Lompoc school employees to test for COVID-19 at home

Posted at 6:39 PM, Oct 27, 2020
and last updated 2020-10-28 02:03:21-04

School districts across the Central Coast will begin testing employees for COVID-19.

Tuesday is the first day that COVID-19 test kits started being mailed to Lompoc Unified School District staff. This particular test is a nasal swab that is to be done at home.

Under Governor Gavin Newsom's mandate, all school staff must be tested once every two months.

Santa Barbara County Public Health says each school district has a different plan.

"25% every two weeks or 50% every month," said Dr. Peggy Dodds, Santa Barbara County Deputy Health Officer/Pediatrician.

For Lompoc Unified, all 1,100 employees will be tested at once. Long-term substitutes, walk-on coaches, or anyone who has contact with other staff members and/or students must make sure they're COVID-free, too.

School districts are also choosing a variety of testing methods.

"Some are having people do it on their own, some are going to the test sites. For some of them, we've set up some coordinated times where they can come to the county test sites and get tested," Dr. Dodds explained.

"We went with the at-home testing in order to minimize the inconvenience for staff," said Bree Valla, Lompoc Unified School District Deputy Superintendent. "They don't have to worry about coming in and getting their test from a school site."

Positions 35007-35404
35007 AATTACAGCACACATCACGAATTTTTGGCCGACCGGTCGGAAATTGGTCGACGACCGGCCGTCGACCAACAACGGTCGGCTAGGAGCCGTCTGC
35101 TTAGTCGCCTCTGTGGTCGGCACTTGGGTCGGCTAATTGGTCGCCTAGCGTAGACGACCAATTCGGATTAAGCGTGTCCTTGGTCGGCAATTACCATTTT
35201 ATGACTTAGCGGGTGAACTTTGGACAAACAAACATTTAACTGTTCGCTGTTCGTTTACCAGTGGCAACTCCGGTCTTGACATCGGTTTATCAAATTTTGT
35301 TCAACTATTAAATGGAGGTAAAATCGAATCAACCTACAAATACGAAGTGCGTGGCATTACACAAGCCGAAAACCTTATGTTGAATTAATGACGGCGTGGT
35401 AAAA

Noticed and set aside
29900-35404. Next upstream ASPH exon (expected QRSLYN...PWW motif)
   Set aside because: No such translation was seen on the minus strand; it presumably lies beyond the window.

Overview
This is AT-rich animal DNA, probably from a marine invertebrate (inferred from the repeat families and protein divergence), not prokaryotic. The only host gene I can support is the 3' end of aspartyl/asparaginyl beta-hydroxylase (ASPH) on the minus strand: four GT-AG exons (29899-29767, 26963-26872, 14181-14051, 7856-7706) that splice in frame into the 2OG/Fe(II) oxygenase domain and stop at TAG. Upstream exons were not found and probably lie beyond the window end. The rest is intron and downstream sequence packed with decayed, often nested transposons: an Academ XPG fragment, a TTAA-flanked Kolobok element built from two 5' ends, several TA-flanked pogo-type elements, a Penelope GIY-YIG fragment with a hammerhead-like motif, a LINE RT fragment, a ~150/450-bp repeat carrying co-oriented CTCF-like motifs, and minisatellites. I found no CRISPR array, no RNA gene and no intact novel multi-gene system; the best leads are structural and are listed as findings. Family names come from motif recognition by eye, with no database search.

Earlier this month, the school board voted to reopen for in-person learning in January.

But before that happens, "We're asking everyone to get tested prior to reopening. One time, close to reopening, so we know where we stand as a baseline," Dr. Dodds said.

The district says this week's kit distribution moves them one step closer to being able to reopen schools safely.

"Having this surveillance testing will allow us to monitor and make sure that no asymptomatic individuals are exposing other people," Valla said.

When it comes to cost, each test is $115. Employees that have health insurance with the district are covered. For those that don't, the district will pay for it.

"What's important is making sure that our staff and students are safe so we feel that the money is being well spent," Valla said.

Santa Barbara County Public Health says it is not giving money to the school districts for the testing. They are paying for it on their own.

Public Health says the at-home tests are done on the honor system. If a staff member does test positive, they must quarantine for 14 days.